• Things I have lost
  • Signs of winter
  • What is inside my body
  • Things people have said to me
  • What to take on the journey
  • Things I have forgotten
  • Things to make lists of

Pick any one of these items to generate a list in your journal.

Pick a single word from your list and write a paragraph about it.

Write a single line about each item on the list.

Writing Prompt #1

Hey guys, I thought I’d share some of the prompts in this awesome textbook for my Creative Writing class that I’m taking this semester. I’ve had a lot of fun with some of them and I hope they help you in the future.

They all come from Imaginative Writing: The Elements of Craft by Janet Burroway.


The first one is: this one was following an explanation of keeping a freewriting journal and that you can do anything in it that you want. Try some of these below:

  • Make an observation
  • Dictate an overheard conversation
  • Make lists
  • Questions you’d like answered
  • Your response to a piece of music
  • A rough draft of a letter
  • Names for characters
  • Quotations from what you are reading
  • The piece of your mind you’d like to give so-and-so
  • An idea for a story
  • A memory
  • A dream
  • A few lines of a poem
  • A fantasy conversation
  • Titles of things you are never going to write
  • Anything else.


The idea prior to this prompt is to give yourself something to write EVERY DAY. It gets the juices flowing. Some of these were super fun to write.


I’m going to try and post a couple of these every week. There are a lot of fun ones in this book and I want to share them with you. I’ll even try to leave some of my (not so embarrassing) attempts at working on the prompts here as well.


Until next time!

Distractions are a thing…

I came to the school library today with the intention to sit and work on some of the chapters I still need to edit for Time Healer. The struggle has been a real thing for the end of this book.


I’ve mentioned it already, but when I started going about editing Time Healer I was bright-eyed and full of plans after Colorado Gold. I had dabbled in a little editing prior to the conference, wanting to get a start on what I knew was going to be a lot of work to trim words and make it a more powerful piece. I left the conference with ALL THE PLANS, sparked by conversations with agents and fellow writers. One of the biggest plans was a major change to the story thanks to really wanting to dig into the goals, motivations, and the conflicts that my characters are facing.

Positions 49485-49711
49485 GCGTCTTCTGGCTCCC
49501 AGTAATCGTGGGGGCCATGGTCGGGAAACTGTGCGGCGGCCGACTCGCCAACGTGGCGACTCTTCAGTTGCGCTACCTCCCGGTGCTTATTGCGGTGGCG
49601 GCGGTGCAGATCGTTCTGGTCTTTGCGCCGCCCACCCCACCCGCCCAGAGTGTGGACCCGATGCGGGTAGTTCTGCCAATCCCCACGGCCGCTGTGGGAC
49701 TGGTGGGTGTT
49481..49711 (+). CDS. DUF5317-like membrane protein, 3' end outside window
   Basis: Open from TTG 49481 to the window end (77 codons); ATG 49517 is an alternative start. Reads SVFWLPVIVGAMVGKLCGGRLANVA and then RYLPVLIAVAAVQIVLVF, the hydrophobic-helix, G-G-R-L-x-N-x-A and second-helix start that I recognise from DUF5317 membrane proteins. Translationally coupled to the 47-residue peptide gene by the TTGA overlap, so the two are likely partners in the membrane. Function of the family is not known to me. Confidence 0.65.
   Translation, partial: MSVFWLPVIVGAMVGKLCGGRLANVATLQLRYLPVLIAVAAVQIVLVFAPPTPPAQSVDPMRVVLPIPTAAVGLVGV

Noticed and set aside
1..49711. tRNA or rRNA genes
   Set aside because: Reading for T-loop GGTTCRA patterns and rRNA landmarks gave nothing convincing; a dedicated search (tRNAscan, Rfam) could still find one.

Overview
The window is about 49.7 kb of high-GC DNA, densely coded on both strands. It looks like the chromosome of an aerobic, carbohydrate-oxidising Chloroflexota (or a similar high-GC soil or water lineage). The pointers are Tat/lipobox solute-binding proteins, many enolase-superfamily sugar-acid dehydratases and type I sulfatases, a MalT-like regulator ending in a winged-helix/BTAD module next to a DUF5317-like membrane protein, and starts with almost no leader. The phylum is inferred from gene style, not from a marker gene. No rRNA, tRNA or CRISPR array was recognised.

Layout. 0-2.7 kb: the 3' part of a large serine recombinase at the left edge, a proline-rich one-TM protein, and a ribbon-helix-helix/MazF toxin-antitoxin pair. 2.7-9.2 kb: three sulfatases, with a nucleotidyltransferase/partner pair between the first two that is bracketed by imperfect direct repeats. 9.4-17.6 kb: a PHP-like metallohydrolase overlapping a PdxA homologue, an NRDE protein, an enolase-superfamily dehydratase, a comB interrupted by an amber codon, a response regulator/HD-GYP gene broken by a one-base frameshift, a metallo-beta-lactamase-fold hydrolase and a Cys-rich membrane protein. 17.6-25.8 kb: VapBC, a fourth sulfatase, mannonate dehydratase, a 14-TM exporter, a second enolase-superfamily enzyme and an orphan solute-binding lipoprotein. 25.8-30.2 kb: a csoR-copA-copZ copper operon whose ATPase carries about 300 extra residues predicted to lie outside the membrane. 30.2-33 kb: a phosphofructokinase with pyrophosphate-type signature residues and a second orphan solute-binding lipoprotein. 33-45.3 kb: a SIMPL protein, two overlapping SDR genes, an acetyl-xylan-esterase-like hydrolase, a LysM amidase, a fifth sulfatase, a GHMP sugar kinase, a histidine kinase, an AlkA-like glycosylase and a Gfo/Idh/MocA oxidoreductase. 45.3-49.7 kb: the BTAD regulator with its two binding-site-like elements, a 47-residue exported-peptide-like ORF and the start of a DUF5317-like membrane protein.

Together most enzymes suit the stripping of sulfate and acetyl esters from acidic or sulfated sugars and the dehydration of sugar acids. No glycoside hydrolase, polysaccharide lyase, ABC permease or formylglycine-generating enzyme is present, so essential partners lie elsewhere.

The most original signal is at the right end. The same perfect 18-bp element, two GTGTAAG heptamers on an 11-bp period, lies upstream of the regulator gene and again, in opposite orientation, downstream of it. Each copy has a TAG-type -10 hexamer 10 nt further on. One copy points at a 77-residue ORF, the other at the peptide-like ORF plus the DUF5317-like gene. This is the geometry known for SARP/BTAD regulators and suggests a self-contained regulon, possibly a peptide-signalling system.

You guys should also know, because I’ve mentioned it before, that these characters decided to completely change things on me. My main character got a little tougher, one character had to disappear (kill your darlings, even when it hurts) which meant a lot of changes to remove him, and my antagonist got a little darker. These things needed to happen to make this the story it was meant to be, but it’s been a lot of work. And instead of cutting words, I’ve added a lot. Which means I’ll be lost in this world for awhile.


But I love it.


So when things get rough, what do I do? I find distractions:

  • Social media
  • Family projects that could have been put off
  • Games (seriously… Town of Salem is my new guilty pleasure)
  • “School” work (sometimes I obsessively go at it if I know I have time to do something else)


What are your distractions?


Also, did my random act of kindness for the month. Paid for the person behind in line at Starbucks. Made me feel all sunshine and happiness.